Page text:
These problems were solved for passenger trains by the new (current) central station opened in 1911 and its underground connection to Østerport was finished in 1921 (after delays due to World War I). The new station and its approaches let trains reach the station from north or west without any level crossings at all, and the new station was so voluminous that it did not begin to have capacity trouble until about 1990.

A new large central freight yard south of the current central station had been opened in 1901, but to reach it, freight trains from the north still had to use the old lines Hellerup-Nørrebro-Frederiksberg-Vigerslev to get to the freight yard's approaches. Instead of trying to separate the old line from road traffic it was decided to build an all new grade-separated freight bypass a bit farther out from the city, which is what eventually became today's Ringbane.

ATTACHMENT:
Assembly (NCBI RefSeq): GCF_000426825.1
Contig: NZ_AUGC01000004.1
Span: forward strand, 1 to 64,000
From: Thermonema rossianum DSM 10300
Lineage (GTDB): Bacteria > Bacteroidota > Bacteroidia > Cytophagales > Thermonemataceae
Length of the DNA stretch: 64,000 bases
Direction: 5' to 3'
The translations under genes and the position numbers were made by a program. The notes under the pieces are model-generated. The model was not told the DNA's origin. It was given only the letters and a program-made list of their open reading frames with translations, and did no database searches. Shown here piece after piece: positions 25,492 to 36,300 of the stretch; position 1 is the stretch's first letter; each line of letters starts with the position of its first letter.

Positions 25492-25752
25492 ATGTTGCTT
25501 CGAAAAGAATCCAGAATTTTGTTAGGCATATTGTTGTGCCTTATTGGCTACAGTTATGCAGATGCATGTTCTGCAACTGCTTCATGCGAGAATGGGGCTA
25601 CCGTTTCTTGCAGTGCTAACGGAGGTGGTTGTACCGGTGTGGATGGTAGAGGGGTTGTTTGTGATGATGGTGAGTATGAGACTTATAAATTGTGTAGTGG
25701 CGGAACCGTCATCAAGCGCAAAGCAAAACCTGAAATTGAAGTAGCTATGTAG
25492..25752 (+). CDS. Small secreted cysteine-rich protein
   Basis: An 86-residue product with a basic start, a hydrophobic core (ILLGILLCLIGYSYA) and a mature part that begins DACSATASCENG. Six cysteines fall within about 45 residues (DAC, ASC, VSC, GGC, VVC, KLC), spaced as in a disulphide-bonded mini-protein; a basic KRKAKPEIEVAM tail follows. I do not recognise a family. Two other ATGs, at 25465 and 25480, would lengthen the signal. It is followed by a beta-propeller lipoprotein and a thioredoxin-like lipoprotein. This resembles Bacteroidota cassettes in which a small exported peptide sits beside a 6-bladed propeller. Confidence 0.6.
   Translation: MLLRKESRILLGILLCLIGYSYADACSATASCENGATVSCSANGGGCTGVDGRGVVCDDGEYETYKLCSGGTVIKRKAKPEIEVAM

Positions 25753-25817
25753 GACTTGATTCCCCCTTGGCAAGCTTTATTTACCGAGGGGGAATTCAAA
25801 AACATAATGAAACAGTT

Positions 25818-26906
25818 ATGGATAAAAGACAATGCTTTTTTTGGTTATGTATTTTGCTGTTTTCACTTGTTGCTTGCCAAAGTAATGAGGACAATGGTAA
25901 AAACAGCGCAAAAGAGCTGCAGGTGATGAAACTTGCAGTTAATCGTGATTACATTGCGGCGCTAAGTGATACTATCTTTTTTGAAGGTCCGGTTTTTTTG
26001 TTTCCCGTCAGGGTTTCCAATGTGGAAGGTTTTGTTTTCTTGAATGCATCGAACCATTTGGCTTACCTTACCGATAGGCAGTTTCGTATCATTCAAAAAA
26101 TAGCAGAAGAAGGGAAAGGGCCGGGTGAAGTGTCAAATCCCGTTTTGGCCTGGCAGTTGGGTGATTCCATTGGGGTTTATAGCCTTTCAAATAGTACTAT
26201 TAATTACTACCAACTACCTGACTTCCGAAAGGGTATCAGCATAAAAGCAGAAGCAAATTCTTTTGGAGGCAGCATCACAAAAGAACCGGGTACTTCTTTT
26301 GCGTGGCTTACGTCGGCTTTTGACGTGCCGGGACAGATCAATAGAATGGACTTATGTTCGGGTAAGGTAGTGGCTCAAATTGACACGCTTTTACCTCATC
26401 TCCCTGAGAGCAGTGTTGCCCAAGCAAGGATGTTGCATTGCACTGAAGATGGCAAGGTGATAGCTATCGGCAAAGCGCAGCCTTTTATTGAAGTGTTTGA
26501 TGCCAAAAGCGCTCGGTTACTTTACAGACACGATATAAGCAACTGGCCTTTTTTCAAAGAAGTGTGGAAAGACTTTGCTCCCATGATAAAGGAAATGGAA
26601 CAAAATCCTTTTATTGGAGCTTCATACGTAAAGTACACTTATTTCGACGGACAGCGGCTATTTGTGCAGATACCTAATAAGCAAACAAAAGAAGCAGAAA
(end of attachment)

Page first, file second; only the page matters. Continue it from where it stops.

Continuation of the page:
The new freight bypass opened in 1930.[1] It diverged from the old Hellerup line at the large shunting yard Lersøen between the present Ryparken and Bispebjerg stations, and at Vigerslev (present-day Danshøj) joined the approaches to the freight yard. At Flintholm there were connecting curves from north and south towards Frederiksberg (which in those days was an important freight destination), and at Vigerslev a double-track triangle junction allowed trains going to the freight yard or directly towards Roskilde.,[1]

Initially the only passenger station was Lyngbyvej (now Ryparken), Nørrebro (500 m NW of its old position) and Godthåbsvej (now Grøndal). Here the modest passenger service between Frederiksberg and Hellerup called; the trains went directly from Frederiksberg to Godthåbsvej through the connecting curve at Flintholm. Flintholm itself had no passenger service until much later, and there was no passenger service south of Flintholm.